Paul's Heart

Life As A Dad, And A Survivor

Just How Long Should You Hold A Grudge?

There was a time, a long time ago, I would just not let things go.  As a young boy, I had been pushed around so much, that I grew up making it clear, it would never happen again.  Going from one end of the spectrum to the other, was not the solution either.

When someone does something wrong to you, it is natural to either want to seek revenge, or hold a grudge against that person.  A grudge is a way of not letting the offender off the hook for their transgression.  Many times it gets tangled up with the concept of forgiveness, rather lack of.  Both can have the same impact on your health emotionally, but are definitely different.

When it comes to forgiveness, while the one who committed the offense has the actual responsibility to offer the remorse, it is still the recipient who likely carries the ill feelings long after the event has occurred.  This can lead to many emotional issues such as depression, conflict, anger, just to name a few.  Forgiveness does not mean forgetting what happened, but you stop giving it the weight sitting on your emotional life.

When it comes to someone holding a grudge, the entire issue falls on the individual holding on to, and carrying out the grudge.  Carrying a grudge is the equivalent to carrying out revenge.  Where revenge often leads to a back and forth, with each side getting even, a grudge is one sided, and usually continued until the recipient relents, or dies.

The problem for the recipient, is that they know that they have done nothing wrong.  And therefore actions committed against the recipient just lead to more head scratching.  It is the person with the grudge, who instead just continues to build the anger and frustrations because an end is not coming, or at least soon enough.  This does not hurt the recipient, it hurts the person with the grudge.  Hence, the meme at the top of this post.  And next to my favorite expression, “I would not piss in your mouth if your teeth were on fire,” I love this expression, “Holding a grudge is like drinking poison and waiting for the other person to die.”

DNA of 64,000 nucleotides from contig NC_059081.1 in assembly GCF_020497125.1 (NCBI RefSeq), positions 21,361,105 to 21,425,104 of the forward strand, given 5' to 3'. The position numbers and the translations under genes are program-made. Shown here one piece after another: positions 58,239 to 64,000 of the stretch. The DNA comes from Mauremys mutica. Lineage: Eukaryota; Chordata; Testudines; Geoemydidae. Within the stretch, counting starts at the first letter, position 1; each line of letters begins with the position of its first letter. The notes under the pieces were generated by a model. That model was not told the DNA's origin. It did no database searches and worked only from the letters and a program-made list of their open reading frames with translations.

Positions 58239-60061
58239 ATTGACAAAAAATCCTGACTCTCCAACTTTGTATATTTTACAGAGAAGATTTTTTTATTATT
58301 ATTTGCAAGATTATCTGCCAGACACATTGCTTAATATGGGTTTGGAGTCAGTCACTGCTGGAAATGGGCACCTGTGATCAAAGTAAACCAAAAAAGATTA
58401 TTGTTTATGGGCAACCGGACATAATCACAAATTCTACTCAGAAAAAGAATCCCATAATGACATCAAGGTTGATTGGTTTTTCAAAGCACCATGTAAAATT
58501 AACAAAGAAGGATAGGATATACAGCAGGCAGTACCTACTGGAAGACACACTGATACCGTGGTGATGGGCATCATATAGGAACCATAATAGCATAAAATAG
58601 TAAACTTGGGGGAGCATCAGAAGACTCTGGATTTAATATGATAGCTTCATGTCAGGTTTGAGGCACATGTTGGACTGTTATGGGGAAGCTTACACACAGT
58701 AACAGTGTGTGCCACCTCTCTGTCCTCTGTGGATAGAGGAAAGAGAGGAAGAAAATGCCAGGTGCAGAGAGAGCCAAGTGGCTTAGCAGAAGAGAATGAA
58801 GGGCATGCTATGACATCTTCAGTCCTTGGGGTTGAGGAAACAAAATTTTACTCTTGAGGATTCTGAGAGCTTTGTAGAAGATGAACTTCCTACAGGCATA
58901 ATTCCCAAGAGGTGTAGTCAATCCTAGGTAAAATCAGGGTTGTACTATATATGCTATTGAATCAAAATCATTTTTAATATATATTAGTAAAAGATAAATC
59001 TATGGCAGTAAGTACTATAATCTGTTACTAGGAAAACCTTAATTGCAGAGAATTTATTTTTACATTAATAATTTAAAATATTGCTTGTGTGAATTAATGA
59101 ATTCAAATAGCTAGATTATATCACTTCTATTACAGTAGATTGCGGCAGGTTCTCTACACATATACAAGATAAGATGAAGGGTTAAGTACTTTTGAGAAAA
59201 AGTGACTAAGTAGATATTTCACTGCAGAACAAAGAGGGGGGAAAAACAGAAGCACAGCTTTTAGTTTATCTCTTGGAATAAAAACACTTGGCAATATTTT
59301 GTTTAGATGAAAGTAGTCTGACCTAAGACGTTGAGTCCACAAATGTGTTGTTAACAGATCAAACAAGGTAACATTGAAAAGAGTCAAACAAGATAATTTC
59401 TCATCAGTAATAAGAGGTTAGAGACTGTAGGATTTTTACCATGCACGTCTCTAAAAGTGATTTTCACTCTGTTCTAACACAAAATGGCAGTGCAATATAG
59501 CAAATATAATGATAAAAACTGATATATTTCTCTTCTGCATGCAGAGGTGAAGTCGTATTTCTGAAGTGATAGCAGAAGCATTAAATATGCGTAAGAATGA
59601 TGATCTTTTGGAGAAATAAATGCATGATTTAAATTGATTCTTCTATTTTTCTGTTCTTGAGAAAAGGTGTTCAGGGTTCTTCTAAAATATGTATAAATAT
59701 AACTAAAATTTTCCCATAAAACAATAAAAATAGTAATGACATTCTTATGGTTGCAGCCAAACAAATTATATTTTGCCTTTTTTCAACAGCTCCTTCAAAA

And that is the best analogy for the downfalls of holding a grudge.  I am in no way saying that a person should not deal with something that went wrong or was handled wrong.  But there has to be an end at some point.  I could easily hold this position from my childhood decades ago.  There are numerous people I am currently friends with today, that were unimaginable back then.

I must admit, I have an advantage in this thinking.  Once known for having “knee jerk” reactions to conflict, I am now often described as “comatose” even when it comes to a traffic issue such as someone cutting me off in traffic.  Though I developed this thinking early on as a cancer survivor, I soon found myself slipping back into the old ways of not letting things go.  But as I faced other health crisis, one after another, I had finally convinced myself, the change in my thinking I had to do.

If whatever is happening, does not have an impact on my goals, and I really have only one goal in my life at this point, spending as much time with my daughters as I can, I let it go.  It just will not matter as much as the love I have for my daughters.  And it really is that simple for me.  What you do with your life has no bearing on mine.

There was a time, less than a decade ago, I might have felt differently.  Not anymore.

 

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